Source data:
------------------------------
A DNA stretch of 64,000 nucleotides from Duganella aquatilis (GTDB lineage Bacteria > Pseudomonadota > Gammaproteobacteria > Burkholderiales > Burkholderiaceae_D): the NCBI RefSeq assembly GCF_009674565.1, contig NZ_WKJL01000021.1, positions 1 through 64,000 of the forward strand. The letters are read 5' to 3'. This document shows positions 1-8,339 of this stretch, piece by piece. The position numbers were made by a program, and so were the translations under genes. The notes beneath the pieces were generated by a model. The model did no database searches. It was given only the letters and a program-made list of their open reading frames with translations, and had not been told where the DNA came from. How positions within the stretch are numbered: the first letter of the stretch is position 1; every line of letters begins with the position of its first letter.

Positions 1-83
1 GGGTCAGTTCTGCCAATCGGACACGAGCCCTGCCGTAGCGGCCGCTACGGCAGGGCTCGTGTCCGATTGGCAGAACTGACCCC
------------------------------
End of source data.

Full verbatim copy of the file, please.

A DNA stretch of 64,000 nucleotides from Duganella aquatilis (GTDB lineage Bacteria > Pseudomonadota > Gammaproteobacteria > Burkholderiales > Burkholderiaceae_D): the NCBI RefSeq assembly GCF_009674565.1, contig NZ_WKJL01000021.1, positions 1 through 64,000 of the forward strand. The letters are read 5' to 3'. This document shows positions 1-8,339 of this stretch, piece by piece. The position numbers were made by a program, and so were the translations under genes. The notes beneath the pieces were generated by a model. The model did no database searches. It was given only the letters and a program-made list of their open reading frames with translations, and had not been told where the DNA came from. How positions within the stretch are numbered: the first letter of the stretch is position 1; every line of letters begins with the position of its first letter.

Positions 1-83
1 GGGTCAGTTCTGCCAATCGGACACGAGCCCTGCCGTAGCGGCCGCTACGGCAGGGCTCGTGTCCGATTGGCAGAACTGACCCC